Air Monitoring

Simulating the Effect of Climate Change on Agriculture

Dec 07 2017 Comments 0

Increased atmospheric CO2 levels and climate change are believed to contribute to extreme weather conditions, which is a major concern for many. And beyond extreme events, global warming is also predicted to affect agriculture.

While climate change is expected to affect agriculture and reduce crop yields, the complete effects of climate change on agriculture and the resultant human food supplies are yet to be fully understood.2,3,4

Simulating a Changing Climate

In order to understand how changes in CO2, temperature and water availability caused by climate change have an impact on crop growth and food availability, Researchers often use controlled growth chambers to grow plants in conditions that mimic the predicted atmospheric conditions at the end of the century. These controlled growth chambers enable precise control of temperature, CO2 levels, humidity, water availability, light quality and soil quality, allowing Scientists to study how plant growth changes in response to elevated temperatures, elevated CO2 levels and altered water availability.

However, plant growth / behaviour in the field considerably varies from in growth chambers. Owing to differences in light intensity, light quality, evaporative demand, temperature fluctuations and other abiotic and biotic stress factors, the growth of plants in tiny, controlled growth chambers does not always sufficiently reflect plant growth in the field. Moreover, the less realistic the experimental conditions used during simulation experiments of climate change, the less likely the resultant predictions will reflect reality.4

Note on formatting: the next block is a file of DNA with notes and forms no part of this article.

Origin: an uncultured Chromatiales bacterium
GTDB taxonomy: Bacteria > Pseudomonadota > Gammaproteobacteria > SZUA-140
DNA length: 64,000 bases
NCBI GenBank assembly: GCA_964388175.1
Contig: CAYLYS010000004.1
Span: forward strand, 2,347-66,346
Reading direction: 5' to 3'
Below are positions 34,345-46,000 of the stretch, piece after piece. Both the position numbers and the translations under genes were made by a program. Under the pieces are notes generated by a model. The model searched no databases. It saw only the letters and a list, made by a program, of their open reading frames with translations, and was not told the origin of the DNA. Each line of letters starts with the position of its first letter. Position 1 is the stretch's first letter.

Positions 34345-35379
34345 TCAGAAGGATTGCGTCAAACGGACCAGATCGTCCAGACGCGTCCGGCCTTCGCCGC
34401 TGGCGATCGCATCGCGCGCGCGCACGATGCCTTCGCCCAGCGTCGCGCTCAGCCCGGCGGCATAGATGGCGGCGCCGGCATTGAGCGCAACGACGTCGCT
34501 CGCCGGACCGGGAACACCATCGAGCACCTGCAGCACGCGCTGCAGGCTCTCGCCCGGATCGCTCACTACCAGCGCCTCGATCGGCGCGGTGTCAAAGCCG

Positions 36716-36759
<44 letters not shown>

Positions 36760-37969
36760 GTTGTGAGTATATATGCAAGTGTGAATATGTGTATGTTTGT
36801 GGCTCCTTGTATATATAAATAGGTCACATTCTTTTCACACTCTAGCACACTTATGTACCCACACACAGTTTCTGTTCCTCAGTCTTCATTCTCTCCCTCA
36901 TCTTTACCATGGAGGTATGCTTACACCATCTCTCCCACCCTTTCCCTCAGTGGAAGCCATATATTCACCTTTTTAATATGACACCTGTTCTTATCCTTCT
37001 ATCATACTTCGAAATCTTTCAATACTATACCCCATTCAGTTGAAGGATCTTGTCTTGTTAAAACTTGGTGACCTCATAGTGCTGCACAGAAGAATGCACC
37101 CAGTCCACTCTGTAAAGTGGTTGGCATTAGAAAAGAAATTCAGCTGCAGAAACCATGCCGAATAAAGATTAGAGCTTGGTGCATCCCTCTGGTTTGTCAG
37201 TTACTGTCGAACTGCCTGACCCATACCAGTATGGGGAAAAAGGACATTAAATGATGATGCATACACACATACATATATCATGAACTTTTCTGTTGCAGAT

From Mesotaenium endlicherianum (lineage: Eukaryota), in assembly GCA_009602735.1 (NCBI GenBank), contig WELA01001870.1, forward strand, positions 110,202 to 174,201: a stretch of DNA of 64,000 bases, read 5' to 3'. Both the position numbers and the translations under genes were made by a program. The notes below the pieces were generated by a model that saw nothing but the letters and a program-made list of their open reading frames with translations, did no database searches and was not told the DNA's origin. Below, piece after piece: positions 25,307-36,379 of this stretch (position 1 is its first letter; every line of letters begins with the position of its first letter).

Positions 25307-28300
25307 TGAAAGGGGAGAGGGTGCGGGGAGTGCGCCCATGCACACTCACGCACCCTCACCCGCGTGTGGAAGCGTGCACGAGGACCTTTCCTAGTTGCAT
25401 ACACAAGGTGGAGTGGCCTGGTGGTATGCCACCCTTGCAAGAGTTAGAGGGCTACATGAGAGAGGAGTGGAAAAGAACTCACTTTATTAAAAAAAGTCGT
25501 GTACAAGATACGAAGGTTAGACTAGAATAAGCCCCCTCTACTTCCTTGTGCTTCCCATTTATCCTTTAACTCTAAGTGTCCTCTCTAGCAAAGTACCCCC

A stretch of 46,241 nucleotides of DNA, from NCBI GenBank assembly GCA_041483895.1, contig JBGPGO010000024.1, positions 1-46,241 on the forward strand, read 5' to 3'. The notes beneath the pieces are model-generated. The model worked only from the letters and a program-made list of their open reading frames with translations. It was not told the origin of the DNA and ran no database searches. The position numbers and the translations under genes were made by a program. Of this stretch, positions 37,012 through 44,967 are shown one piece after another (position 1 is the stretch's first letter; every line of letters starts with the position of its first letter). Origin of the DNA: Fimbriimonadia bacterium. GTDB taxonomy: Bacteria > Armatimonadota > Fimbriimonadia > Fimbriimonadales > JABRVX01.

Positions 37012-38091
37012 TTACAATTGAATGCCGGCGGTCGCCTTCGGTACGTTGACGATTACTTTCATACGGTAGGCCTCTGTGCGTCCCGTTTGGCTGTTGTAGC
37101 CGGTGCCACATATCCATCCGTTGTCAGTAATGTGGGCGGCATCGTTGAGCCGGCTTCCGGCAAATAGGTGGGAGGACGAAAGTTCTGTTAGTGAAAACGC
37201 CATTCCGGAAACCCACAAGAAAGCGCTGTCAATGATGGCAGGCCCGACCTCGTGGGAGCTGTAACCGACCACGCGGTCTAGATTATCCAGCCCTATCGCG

Several attempts have been made over the past 30 years to more closely stimulate climate change growing scenarios including free air CO2 enrichment, open top chambers, free air temperature increases and temperature gradient tunnels, although all these methods are known to have major disadvantages. For instance, chamber-less CO2 exposure systems do not enable stringent control of gas concentrations, while other systems suffer from “chamber effects” such as changes in humidity, wind velocity, temperature, soil quality and light quality.4,5

Spanish Researchers have recently reported temperature gradient greenhouses and growth chamber greenhouses, which are specifically designed to remove some of the disadvantages of simulating the effects of climate change on crop growth in growth chambers. An article reporting their methodology was featured in Plant Science in 2014, describing how the Researchers used temperature gradient greenhouses and growth chamber greenhouses to simulate climate change conditions and study plant responses.4

Choosing the Right Growth Chamber

Compared to traditional growth chambers, temperature gradient greenhouses and controlled growth chambers offer increased working area, allowing them to work as greenhouses without the necessity for isolation panels while still allowing precise control of various environmental factors such as temperature, CO2 concentration and water availability.